There are 75 cards in the game. Each card is divided into nine squares. The center square contains the Duco logo and a color (this is used in some of the variations but not the basic game). The outer eight squares contain a variety of shapes (circles, crescents, stars, triangles, squares, and wild) in a variety of colors (red, blue, green, yellow, black, and rainbow). The wild shapes can be any of the other shapes while the rainbow can be used for any color. A match is determined by placing a card next to a card on the table. If the three boxes have the same shape OR color as the boxes in the other card, the player has a match and scores points: same shape OR same color = 1 point; same shape AND same color = 2 points.

The game ends when one player reaches 50 points.

awardThis is a great social game as well as an engaging solitaire. A restaurant game for when you are waiting for your entrees to arrive. You can always score and sometimes you find a place where your card scores on two or more sides. Those moments when you discover a multi-sided match are very satisfying. Almost embarrassingly so. It’s fun but after a while you will want more.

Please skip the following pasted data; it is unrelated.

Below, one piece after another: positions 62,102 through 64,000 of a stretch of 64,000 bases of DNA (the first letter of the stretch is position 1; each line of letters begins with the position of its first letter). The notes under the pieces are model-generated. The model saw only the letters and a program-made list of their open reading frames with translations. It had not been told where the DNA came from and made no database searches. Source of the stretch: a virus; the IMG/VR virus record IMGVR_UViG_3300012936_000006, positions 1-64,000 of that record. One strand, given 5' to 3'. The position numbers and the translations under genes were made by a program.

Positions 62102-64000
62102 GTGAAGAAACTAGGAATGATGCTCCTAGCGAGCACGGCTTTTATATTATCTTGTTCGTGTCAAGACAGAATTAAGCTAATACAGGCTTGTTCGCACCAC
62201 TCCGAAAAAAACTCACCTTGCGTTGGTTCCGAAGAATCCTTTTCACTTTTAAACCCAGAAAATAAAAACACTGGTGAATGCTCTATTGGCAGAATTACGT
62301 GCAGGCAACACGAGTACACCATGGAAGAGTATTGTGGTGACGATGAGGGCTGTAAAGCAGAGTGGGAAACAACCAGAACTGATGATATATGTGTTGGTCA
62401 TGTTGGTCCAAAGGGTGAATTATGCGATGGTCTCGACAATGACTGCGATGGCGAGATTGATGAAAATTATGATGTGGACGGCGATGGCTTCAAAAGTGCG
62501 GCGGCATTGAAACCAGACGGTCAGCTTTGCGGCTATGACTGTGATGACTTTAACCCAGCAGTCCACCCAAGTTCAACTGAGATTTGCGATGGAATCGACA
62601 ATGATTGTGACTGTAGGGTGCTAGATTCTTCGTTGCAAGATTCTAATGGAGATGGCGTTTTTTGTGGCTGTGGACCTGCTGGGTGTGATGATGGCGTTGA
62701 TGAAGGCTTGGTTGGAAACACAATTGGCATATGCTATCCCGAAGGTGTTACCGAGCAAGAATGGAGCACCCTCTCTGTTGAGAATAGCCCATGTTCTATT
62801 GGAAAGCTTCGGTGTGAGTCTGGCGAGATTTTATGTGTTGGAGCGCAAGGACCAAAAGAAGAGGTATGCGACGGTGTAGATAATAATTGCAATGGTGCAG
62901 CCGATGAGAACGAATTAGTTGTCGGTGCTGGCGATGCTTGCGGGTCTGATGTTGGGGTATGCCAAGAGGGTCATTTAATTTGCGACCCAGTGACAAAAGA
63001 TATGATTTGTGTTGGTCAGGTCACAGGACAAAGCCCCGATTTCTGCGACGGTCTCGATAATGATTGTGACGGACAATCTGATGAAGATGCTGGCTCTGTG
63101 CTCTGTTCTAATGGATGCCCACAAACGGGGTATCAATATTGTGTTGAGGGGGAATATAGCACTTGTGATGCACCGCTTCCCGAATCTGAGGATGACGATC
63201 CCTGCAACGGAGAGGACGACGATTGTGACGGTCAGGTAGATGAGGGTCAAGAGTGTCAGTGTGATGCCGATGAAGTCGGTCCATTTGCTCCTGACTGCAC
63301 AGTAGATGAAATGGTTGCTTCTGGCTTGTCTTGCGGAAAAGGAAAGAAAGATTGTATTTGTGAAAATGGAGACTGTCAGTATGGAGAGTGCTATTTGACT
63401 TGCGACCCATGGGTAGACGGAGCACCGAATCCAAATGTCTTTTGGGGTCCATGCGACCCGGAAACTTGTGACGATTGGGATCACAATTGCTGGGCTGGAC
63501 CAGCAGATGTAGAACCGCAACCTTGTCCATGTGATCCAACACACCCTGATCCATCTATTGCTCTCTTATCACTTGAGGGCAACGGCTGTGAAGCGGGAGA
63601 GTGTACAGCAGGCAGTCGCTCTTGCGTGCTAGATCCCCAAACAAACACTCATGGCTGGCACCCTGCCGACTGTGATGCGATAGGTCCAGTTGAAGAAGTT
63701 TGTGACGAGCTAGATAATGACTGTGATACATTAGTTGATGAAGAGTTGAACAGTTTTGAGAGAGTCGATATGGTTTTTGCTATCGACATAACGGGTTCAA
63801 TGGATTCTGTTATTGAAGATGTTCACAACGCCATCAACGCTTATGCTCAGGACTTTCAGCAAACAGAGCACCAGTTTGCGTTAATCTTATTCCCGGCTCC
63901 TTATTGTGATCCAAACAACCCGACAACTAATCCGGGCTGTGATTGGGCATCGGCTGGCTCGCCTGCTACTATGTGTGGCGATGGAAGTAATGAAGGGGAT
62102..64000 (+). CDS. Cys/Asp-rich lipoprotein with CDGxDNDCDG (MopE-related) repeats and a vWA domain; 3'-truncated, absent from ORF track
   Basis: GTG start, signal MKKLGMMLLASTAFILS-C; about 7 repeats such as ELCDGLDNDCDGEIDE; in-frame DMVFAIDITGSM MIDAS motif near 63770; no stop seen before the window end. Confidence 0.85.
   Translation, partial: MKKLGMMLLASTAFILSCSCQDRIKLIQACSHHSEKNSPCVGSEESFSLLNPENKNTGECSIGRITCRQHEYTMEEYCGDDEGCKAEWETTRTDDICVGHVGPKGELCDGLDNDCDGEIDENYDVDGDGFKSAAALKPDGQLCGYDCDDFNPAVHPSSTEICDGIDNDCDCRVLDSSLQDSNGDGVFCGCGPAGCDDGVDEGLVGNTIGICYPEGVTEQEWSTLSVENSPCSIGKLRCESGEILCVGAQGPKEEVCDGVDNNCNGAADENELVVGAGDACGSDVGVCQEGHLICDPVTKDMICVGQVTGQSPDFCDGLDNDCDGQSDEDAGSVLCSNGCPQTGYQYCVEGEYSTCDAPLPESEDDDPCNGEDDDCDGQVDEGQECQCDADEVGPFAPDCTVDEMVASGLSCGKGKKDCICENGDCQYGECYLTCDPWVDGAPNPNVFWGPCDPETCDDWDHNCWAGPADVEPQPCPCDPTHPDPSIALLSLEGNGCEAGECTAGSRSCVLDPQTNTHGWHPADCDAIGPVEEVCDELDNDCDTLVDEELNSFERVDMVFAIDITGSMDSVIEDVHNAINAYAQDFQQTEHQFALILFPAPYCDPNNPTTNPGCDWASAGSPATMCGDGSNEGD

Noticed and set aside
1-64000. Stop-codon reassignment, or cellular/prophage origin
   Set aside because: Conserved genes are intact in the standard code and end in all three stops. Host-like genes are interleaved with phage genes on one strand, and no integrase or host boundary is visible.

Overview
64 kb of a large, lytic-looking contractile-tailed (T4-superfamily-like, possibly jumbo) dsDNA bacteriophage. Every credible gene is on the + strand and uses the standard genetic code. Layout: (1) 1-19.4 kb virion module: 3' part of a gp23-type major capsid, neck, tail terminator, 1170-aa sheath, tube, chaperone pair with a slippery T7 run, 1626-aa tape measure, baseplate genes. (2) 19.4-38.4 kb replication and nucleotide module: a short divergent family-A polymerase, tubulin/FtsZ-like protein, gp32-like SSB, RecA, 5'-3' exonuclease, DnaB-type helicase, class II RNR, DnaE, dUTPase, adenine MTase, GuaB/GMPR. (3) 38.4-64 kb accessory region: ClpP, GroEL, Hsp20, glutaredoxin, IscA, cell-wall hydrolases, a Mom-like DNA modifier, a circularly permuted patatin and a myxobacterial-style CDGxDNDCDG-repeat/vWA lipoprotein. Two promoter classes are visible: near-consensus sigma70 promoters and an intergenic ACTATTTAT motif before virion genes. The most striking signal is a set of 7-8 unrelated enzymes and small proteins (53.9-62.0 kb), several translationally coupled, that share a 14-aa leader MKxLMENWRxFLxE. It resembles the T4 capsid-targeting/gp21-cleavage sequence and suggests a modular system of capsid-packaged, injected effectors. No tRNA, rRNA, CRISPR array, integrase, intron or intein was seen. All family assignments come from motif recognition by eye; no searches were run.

And here’s where the game just keeps on giving. Duco suggests seven distinct variations that each have their own unique strategies and styles. I won’t go into them all here, but my favorite was the one they called Stress. This is a speed variation in which play occurs simultaneously. Each player has 10 cards. The first one to finish counts down from 30 and then everyone must stop. Scoring occurs at the end and unplaced cards are unscored. In this variation, the middle color is important because it identifies each player when it comes time to score.

The speed and the matching and the messing with other people. Definitely Major Fun.

This is like a Swiss army knife of tiling games. Handy in so many situations. It does require a decent amount of space to play, but there are so many ways to play that you will want to keep this around for those down moments when it’s important to keep your friends or kids occupied.

I would actually forget the thing I was waiting for and keep playing.

1-5 players. Ages 6+

Duco was designed by Henrik Larrson and is © 2014 by Game Salute.